What is Cloud Computing? San Francisco’s Web 2.0 Expo Video Explanation

What is Cloud Computing? You may know the answer or you may actually think you know the answer. The following list of Web 2.0 experts know the answer. They are bringing the answer to you in various ways, with many benefits, and in a creative interview style. The question “What is Cloud Computing” was asked at the Web 2.0 Expo in San Francisco in September.

Do you know the answer?

The Players

Tim OReilly Dan Farber Matt Mullenweg Jay Cross Brian Solis Kevin Marks Steve Gillmor Jeremy Tanner Maggie Fox Tom McGovern Sam Lawrence Stowe Boyd David Tebbutt Dave McClure Chris Carfi Vamshi Krishna and Rod Boothby

Wine Marketing: Direct to Consumer Challenges and Opportunities

Vineyards

The acronym “DTC” aka direct to consumer is one of the most important concepts the wine industry as a whole must leverage in order to survive and thrive during our challenging economic times. Direct to consumer sales provide opportunities for  higher profit margins, increased special event sales, and to sell the ever vitally important wine club memberships. Yet with all that is riding on DTC, the awareness of the power of social media marketing as a sales channel remains under appreciated and under utilized.

Case in point, the Winebusiness.com “Direct to Consumer: 2009 Tasting Room Report.” Most interesting in this report are the hurdles or “barriers to maximizing DTC potential for all wineries. The reported challenges as well as  the opportunities to overcome the challenges may surprise you.

Common Barriers to Maximizing DTC Potential

  1. Compliance and Shipping: (39 percent) believe issues of compliance and shipping “still outweigh all other barriers
  2. Lack of Resources: (17 percent)  people, time and money
  3. Effective Technology and Systems: (13 percent)
  4. Acquiring Customers: (13 percent) aka lead generation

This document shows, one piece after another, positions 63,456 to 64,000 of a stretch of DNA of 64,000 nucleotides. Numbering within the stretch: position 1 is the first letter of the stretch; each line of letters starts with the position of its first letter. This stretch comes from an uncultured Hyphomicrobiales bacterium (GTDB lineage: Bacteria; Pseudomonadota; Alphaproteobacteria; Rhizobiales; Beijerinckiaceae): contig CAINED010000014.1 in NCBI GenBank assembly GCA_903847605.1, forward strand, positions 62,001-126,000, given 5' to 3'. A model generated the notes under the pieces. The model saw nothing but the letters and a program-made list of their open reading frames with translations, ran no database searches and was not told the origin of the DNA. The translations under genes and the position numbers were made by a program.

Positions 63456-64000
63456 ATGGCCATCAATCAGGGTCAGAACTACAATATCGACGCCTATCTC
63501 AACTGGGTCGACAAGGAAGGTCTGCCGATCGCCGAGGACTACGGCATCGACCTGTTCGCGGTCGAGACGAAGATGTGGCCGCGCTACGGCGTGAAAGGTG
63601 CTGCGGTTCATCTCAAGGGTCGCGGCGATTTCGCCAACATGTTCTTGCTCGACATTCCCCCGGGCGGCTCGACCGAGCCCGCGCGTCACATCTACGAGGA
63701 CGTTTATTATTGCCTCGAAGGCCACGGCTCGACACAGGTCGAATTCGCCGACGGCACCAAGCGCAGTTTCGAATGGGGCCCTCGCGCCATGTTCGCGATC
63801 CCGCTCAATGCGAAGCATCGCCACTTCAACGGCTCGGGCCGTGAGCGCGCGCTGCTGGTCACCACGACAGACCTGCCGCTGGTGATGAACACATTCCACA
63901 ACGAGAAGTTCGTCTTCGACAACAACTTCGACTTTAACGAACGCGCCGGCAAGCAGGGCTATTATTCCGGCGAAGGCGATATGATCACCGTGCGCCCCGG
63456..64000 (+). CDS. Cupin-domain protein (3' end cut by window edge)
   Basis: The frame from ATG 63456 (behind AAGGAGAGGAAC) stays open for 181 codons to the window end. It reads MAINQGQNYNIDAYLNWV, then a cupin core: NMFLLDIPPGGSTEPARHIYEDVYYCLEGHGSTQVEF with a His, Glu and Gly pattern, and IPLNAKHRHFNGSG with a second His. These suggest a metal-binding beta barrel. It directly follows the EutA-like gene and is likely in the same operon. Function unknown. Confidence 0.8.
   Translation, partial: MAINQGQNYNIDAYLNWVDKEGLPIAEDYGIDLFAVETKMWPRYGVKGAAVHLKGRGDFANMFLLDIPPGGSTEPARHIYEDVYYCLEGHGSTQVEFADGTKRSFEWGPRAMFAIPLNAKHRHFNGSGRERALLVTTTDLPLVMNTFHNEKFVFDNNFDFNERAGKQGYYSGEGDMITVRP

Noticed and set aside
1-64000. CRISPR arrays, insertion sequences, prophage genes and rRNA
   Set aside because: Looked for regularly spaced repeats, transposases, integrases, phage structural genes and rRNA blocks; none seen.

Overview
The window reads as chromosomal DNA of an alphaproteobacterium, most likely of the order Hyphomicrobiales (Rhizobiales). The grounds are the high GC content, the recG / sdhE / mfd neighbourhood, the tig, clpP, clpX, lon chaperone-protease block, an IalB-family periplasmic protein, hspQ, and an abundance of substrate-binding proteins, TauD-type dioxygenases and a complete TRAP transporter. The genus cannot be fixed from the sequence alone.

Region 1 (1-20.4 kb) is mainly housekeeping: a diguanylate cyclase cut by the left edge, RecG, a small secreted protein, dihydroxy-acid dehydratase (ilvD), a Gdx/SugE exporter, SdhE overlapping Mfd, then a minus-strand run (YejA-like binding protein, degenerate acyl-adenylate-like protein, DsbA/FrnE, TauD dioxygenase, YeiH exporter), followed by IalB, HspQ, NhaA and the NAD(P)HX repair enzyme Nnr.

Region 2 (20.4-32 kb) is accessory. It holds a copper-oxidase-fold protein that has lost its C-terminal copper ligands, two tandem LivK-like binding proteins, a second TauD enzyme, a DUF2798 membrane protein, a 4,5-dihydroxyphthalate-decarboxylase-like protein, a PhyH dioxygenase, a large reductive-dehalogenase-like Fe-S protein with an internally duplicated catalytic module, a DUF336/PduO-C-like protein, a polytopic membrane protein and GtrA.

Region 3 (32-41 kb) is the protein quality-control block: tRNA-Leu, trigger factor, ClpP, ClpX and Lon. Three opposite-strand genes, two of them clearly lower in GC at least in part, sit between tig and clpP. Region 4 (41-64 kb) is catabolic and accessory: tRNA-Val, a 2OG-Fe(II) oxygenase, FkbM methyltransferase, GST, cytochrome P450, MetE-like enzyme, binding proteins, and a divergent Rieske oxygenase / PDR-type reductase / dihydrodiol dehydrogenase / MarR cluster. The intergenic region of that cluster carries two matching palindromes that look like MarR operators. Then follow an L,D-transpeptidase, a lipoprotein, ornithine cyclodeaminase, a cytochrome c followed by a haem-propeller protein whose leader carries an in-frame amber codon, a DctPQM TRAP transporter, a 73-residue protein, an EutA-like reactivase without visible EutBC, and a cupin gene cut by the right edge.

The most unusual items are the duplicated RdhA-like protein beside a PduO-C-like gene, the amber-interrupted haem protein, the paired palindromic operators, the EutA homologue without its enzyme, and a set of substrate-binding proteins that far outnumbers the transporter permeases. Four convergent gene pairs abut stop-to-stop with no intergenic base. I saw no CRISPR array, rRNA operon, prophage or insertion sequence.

5. Marketing Tools: (13 percent) believe a lack of DTC marketing tools like customer relationship marketing (CRM) and Web analytics

Opportunities to Maximizing DTC Potential

  1. Tasting Room Software: according to the report there are many online systems available to greatly reduce the challenges of shipping and compliance
  2. Lack of Resources: the three resources in question are people, time, and money. The answers should include social media marketing training to help key employees. The other solution is to hire a social media marketing agency to perform monthly marketing maintence and run your marketing program
  3. Effective Technology and Systems: nothing was specified. The obvious technologies that could improve DTC sales would be a blog and a social media marketing plan-strategy to engage with consumers on Facebook, and Twitter. Placing laptops in the tasting room so consumers can directly fan your Facebook winery page or follow your Twitter account(s) creates a bridge from real world to online world.
  4. “Acquiring Customers”: this challenge (lead generation) could be addressed with a DTC Twitter strategy in concert with a Facebook company page for customer relationship management
  5. Marketing Tools: CRM would be the role of a strategically implemented Facebook company page that engaged consumers and created “Call to Action” messaging.  Web analytic measurement tools could be implemented to measure each message delivered in specific channels including the blogosphere, Facebook, and Twitter for the messages relevance or effectiveness

20 Google Facts That Will Surprise You

FoxNews , Post Tribune, &  The Courier News published this deansguide article 9-8-09